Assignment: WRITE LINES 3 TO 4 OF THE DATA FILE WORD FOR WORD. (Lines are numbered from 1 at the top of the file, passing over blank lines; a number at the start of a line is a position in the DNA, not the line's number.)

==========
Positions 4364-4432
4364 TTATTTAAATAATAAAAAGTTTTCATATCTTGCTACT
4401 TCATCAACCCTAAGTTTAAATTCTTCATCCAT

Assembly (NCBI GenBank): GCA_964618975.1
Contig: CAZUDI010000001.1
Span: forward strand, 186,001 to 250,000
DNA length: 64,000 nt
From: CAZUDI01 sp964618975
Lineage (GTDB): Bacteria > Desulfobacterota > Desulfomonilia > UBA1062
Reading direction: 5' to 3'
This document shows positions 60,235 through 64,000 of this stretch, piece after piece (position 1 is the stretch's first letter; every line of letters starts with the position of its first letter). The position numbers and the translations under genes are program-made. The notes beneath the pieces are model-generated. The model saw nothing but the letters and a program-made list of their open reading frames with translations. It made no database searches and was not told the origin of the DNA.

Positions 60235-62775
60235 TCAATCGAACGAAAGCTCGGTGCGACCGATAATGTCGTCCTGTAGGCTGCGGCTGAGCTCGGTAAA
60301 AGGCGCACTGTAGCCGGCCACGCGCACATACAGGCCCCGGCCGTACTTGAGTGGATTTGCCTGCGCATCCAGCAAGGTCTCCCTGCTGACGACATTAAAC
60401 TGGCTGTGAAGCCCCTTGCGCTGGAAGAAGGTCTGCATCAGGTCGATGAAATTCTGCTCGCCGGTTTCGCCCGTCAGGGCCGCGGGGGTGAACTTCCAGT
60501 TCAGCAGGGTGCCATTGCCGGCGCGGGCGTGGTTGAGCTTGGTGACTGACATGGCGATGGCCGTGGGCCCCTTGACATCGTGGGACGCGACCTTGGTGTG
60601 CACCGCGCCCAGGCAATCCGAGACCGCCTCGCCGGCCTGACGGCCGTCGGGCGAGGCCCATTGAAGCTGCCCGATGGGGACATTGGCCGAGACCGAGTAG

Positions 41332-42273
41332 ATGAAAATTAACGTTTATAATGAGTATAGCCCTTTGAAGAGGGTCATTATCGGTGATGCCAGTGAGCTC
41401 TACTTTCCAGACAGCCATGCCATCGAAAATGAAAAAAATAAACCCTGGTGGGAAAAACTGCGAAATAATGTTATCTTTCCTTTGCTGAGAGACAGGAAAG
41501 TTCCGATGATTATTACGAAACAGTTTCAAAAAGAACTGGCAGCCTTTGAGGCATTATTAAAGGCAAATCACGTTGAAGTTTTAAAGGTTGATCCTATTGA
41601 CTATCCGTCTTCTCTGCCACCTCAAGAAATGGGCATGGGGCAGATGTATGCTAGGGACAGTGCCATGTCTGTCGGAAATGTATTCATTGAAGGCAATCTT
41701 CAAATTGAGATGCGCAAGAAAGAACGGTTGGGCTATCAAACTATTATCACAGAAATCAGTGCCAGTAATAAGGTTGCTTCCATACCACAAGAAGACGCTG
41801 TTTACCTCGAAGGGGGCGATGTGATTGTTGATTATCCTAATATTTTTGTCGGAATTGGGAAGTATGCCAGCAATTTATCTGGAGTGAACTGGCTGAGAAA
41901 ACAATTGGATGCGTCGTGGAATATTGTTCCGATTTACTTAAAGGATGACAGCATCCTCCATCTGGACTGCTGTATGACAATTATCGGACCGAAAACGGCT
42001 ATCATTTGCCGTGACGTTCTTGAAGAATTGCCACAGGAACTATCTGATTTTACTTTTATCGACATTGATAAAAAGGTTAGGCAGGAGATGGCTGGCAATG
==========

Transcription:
4401 TCATCAACCCTAAGTTTAAATTCTTCATCCAT

Assembly (NCBI GenBank): GCA_964618975.1